The chemical make-up of the product you are using determines if it is hazardous. The easiest way to determine if something is hazardous is read the label. Look for these words:
Poison and Danger
indicate the highest hazard levels. Poison means that a product is highly toxic, and can cause injury or death if ingested, inhaled, or absorbed through the skin.
means that a product is either highly toxic, flammable, or corrosive. Look for the word "danger" on cleaners, polishes, paint strippers and pesticides. "Danger" means the product could poison you, cause serious damage to your skin or eyes, or easily cause a fire.
both indicate that a product is toxic, corrosive, reactive or flammable
Toxic and Poisonous: Causes long-term illness (such as cancer). Pesticides, paint thinners, many auto products and some cleaners are toxic. Look for words on the product label like:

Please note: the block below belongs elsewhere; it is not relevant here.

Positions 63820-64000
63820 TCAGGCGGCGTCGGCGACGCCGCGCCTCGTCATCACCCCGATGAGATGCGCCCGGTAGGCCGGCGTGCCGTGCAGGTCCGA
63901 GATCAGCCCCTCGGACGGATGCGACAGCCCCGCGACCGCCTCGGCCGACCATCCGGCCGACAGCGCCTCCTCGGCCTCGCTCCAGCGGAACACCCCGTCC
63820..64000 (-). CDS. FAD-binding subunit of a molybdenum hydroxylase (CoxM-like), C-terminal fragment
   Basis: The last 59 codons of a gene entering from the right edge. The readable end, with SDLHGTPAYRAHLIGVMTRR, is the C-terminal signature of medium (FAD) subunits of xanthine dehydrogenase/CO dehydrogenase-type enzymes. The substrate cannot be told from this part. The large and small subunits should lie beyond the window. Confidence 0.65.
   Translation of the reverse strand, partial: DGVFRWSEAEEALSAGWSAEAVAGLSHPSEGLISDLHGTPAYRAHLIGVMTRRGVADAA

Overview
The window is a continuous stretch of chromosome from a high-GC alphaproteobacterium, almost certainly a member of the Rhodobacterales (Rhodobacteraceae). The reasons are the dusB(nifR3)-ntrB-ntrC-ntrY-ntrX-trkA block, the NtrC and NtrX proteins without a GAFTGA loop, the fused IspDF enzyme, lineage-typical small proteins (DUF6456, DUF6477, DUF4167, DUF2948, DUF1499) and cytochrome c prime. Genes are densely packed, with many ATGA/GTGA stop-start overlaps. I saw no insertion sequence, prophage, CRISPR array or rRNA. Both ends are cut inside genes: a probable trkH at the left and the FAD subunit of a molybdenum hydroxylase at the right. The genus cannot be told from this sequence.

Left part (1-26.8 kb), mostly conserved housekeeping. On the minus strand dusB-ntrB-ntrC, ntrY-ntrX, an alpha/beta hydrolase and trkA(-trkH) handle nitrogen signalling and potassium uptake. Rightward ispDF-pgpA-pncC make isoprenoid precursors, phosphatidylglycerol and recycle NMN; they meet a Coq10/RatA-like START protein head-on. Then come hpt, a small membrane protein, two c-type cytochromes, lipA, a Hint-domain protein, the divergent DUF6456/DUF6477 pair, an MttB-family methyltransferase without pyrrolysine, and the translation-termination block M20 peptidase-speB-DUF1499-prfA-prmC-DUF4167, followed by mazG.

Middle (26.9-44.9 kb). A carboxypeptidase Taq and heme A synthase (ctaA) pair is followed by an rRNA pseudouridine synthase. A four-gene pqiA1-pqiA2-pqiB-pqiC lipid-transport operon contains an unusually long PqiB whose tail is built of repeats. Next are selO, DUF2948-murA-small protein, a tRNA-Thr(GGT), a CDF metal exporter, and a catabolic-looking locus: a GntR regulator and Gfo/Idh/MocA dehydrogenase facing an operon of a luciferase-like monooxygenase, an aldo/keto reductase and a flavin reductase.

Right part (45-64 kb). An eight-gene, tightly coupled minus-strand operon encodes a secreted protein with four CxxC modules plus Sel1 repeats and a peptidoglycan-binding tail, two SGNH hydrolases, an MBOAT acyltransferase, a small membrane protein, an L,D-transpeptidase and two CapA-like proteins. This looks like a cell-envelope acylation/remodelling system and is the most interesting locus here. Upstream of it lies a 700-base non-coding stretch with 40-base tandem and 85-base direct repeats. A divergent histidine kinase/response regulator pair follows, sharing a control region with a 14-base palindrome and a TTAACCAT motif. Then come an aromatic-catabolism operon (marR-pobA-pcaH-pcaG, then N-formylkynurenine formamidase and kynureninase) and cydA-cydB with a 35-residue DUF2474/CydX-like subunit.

- Harmful or fatal if swallowed.
- Use only in a well-ventilated area" (this means product fumes are toxic).
Burns easily. Paint, thinners and other solvents, and auto products are the most flammable home products. Look for words on the product label like:
- Do not use near heat or flame
- Do not smoke while using this product
Corrosive: Eats through materials (acid, for example). Oven cleaners, drain cleaners, toilet bowl cleaners and auto batteries are common corrosive products. Look for words on the product label like:
- Causes severe burns on contact.
- Can burn eyes, skin, throat.
Reactive: Can spontaneously ignite or create poisonous vapors when mixed with other products (therefore NEVER mix household products), or can explode when exposed to heat, air, water or shock. Fortunately, there are few consumer products still on the market that are explosive (except for fireworks). Some older explosive products might still be stored in homes